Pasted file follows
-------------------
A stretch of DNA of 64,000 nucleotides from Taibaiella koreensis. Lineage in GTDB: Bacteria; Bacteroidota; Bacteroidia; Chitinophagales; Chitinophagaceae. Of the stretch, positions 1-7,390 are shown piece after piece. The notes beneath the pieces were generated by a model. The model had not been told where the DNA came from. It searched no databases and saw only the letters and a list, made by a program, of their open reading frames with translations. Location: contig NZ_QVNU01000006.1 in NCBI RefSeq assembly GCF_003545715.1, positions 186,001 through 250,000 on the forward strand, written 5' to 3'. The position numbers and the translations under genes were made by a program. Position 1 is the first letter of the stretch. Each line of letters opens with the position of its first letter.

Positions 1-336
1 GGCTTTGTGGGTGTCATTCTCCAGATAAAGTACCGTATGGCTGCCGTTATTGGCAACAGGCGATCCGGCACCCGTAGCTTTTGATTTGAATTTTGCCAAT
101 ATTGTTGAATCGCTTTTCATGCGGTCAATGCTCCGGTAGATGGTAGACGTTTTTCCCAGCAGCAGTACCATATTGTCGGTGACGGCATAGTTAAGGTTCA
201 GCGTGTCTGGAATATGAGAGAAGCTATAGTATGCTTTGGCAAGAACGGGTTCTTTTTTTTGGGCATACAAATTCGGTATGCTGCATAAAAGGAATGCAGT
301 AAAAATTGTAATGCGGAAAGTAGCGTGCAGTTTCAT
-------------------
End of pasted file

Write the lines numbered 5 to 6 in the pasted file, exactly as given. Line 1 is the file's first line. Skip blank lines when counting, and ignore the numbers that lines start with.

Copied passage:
201 GCGTGTCTGGAATATGAGAGAAGCTATAGTATGCTTTGGCAAGAACGGGTTCTTTTTTTTGGGCATACAAATTCGGTATGCTGCATAAAAGGAATGCAGT
301 AAAAATTGTAATGCGGAAAGTAGCGTGCAGTTTCAT